Gray horses are arguably one of the most beautiful colors of horses that you can find. With just the right amount of white hairs to black hairs to create this unique color that can range from dark to silvery, glistening in the sun.
For many years it was believed that gray horses were genetically bad. Gray horses were considered to be ‘diseased’ and as such they were not favored, nor were they bred to create more. They were a product of Mother Nature and natural selection, not of man.
Leading to the strange belief that they were diseased horses was the fact that roughly 25% of these horses will develop benign lumps and melanomas in their lives, particularly as they age. Underneath their gray coat is black skin. This may contribute to the skin tumors that develop but no one is entirely sure.
A true gray horse can have white hair, but will have black skin underneath and this identifies them as truly gray horses. A true white horse will have pink skin. These means that even the famous white Lipizzaner stallions are really gray because they have black skin.
In fact, a dark gray foal stands a good chance of being white as an adult because these gray horses tend to turn lighter in color as they age. By the time they are very old, they will be very white.
Gray is now one of the more common colors in horses and it is estimated that one in ten horses carries the gene for the coloration. A gray foal may actually be born in any color, such as chestnut or bay, but white hairs will begin coming in around the chin area. This is typically the first clue that a gray adult will be had.
Dapple gray is a beautiful coloration of the horse which results in a splotching of the coat where darker gray is mixed with spots of lighter gray and sometimes some white or silver. Sadly, many of these horses end-up turning very white in the end.
It can be very confusing to the non-horse person to understand how these colorations and genetics work. Some true horse enthusiasts don’t even understand it all unless they breed these particular types of horses.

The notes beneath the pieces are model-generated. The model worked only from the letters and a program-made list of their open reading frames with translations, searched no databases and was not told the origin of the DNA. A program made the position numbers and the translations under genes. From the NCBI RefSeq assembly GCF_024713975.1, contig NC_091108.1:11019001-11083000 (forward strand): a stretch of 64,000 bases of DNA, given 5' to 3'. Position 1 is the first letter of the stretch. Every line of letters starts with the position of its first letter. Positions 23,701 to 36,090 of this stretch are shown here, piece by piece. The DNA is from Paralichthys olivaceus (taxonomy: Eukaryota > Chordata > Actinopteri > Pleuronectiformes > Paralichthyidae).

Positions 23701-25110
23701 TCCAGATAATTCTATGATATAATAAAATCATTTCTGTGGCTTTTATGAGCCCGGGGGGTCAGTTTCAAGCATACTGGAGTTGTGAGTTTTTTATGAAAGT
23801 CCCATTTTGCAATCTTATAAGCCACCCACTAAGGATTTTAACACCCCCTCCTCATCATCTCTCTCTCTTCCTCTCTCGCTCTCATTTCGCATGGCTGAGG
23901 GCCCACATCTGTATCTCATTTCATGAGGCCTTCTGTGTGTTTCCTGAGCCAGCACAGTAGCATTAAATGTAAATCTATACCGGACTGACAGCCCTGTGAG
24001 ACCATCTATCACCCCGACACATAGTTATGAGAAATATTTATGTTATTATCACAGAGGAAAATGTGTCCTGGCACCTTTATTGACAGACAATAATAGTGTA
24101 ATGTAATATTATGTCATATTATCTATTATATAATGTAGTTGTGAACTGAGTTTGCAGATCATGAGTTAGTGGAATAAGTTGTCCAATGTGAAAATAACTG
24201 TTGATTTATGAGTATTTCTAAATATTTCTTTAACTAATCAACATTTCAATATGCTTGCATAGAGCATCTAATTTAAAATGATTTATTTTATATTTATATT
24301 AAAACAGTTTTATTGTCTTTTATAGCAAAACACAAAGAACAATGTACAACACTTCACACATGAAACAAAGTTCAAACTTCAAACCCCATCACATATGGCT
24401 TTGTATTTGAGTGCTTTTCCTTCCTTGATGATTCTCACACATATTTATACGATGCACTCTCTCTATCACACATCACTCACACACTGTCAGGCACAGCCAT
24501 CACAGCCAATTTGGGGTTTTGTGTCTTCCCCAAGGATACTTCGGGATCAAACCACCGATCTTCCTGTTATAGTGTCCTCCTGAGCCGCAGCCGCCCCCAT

The gray gene is a dominant gene in horses. It wasn’t until 2008 that researchers were able to identify the gene that causes the gray horse. This coloration is considered a mutation, so scientists were seeking answers to the mutation.
There is a large interest in this mutation because it also seems to run hand in hand with developing melanomas of the skin. Scientists believe that if they can identify the gene, they’ll be able to also identify the cause of the skin cancer.
In mythology, gray horses have often been said to prophesy or forewarn of danger. Sometimes they are depicted with multiple heads, and we all know of the unicorn myth, which is most often depicted as the white cartoon horse, but you now know that white horses are usually gray horses, truly.
Horses are the basis of many myths and much history. Man and horse have had a close bond and relationship since the dark ages of Europe. Knights were carried on large steeds who could handle the heavy weight of armor. These were typically Percherons, which also tend to be in grays and dapple gray coloring, with black skin underneath.
They turn silvery-white as they age, with feet the size of basketballs, the Percheron is often depicted in art from medieval times.
Many breeds can come in a gray color variation. These include quarter horses, thoroughbred horses, Lippizaner, Percheron, and Arabians. Since the horses are often white in appearance, they’ve been known to cause the occasional uproar at the border or in customs when crossing.
The officer with no horse knowledge is looking at papers that say gray and a horse that looks white. It can be a bit of a hassle if you are often transporting a show horse that is gray.
Regardless of the myth, these horses don’t seem to be diseased or any less healthy than other breeds. They do have a tendency to develop skin melanomas which are not always cancerous. Many times they are benign. It is still a mystery but hopefully one that science can unravel in time.